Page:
The most serious opposition to war with Iran is not coming from Democrats either. It is coming from Generals, who know that Iran has not been crippled by a decade-plus of attacks and sanctions, is not driven by politico-ethnic rivalry, is three times the size of Iraq, and is politically unified around its distaste for the Israel-supporting United States. Former CIA Middle East analyst Reuel Marc Gerecht told the Washington Post that “the Pentagon is arguing forcefully against [attacking Iran].” This comes at a time when Secretary of Defense Rumsfeld is facing a growing resistance from his own officers on Iraq.
The generally obedient UK is not along for this ride either. Nor will Turkey co-sign it. In fact, Turkish-Iranian military cooperation against Kurdish nationalists may already be in progress; and the likelihood of a Turkish invasion of Iraqi Kurdistan, in the event of a Shiite uprising in response to an attack on Iran, is high. These are not insignificant disincentives. Moreover, the Israelis themselves are urging a political solution to the non-existent Iranian “nuclear crisis.” (Iran is at least a decade away from even constructing, much less delivering, a nuclear weapon. Sharon was thought to be considering it, but he is—practically speaking—dead.)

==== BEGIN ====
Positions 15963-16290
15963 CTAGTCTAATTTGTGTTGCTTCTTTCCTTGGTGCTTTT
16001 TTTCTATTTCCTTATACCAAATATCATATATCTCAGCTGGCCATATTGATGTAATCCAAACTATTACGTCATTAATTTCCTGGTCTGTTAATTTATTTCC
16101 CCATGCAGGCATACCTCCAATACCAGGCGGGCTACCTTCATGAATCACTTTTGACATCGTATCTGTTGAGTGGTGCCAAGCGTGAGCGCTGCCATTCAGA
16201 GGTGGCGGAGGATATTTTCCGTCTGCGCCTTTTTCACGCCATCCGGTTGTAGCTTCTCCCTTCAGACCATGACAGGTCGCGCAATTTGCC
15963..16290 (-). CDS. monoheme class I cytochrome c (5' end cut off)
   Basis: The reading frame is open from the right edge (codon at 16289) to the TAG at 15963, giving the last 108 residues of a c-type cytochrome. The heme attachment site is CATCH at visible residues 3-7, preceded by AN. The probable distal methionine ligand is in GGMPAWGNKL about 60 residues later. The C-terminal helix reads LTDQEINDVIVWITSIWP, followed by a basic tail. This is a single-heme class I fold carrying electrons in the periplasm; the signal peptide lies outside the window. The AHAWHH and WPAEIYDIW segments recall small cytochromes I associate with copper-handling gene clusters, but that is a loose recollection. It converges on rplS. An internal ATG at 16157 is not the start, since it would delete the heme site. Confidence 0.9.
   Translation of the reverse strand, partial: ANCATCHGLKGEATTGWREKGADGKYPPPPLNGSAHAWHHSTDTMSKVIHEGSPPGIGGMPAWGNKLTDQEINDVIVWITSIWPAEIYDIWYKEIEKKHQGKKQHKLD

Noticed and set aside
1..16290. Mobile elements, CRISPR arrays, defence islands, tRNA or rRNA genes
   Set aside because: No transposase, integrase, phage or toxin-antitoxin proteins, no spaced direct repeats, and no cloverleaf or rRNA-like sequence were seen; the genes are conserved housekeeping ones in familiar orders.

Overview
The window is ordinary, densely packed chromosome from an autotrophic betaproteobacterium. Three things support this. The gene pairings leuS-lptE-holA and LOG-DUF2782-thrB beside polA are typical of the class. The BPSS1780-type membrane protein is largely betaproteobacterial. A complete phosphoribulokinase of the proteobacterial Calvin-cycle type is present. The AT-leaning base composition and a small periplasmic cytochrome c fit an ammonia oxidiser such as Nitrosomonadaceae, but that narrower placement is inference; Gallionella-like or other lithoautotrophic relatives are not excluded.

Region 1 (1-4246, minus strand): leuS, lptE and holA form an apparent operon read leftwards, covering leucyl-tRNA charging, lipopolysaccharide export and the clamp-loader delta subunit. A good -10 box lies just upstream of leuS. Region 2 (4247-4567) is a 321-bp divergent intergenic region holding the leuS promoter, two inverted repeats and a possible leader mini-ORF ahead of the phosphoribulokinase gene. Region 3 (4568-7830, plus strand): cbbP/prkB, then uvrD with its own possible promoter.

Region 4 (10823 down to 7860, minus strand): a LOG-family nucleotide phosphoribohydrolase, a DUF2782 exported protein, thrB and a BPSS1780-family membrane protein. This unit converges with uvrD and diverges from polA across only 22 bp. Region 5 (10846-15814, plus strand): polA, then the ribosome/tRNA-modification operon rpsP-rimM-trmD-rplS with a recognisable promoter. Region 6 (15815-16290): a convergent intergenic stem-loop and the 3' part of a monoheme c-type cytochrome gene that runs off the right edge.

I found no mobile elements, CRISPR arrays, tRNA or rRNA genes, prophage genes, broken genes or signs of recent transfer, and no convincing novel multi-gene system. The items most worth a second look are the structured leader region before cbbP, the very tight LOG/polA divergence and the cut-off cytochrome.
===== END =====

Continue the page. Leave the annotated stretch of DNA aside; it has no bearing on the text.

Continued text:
If the only defining characteristic of the administration (since all the devotees of great-man/great maniac theories of history have discarded the notions of social systems and ruling classes) is that it is “insane,” then someone needs to explain why Condi Rice just gallivanted through Bahrain, Kuwait, Oman, Qatar, Saudi Arabia, and the United Arab Emirates. What was this crazy woman doing (or this tool of the mad leader in the Oval Office)?
Those just happen to be the member states of the Gulf Cooperation Council (GCC)—an oil state consortium in which each country there is one thing they have in common aside from oil and a fluent command of Arabic: they have all hosted American military forces. Seems a pretty good bet that Secretary Rice was asking for diplomatic assistance with two thorny problems—the quagmire in Iraq and the consequent rise of Persian influence. The Iranian response was to send former Iranian President Hashemi Rafsanjani to several of the same countries with proposals for regional security cooperation and soothing their US-jangled nerves over the bogus “nuclear weapons issue.”
Kaveh Afrasiabi, writing last month for Asia Times’ Middle East section, noted: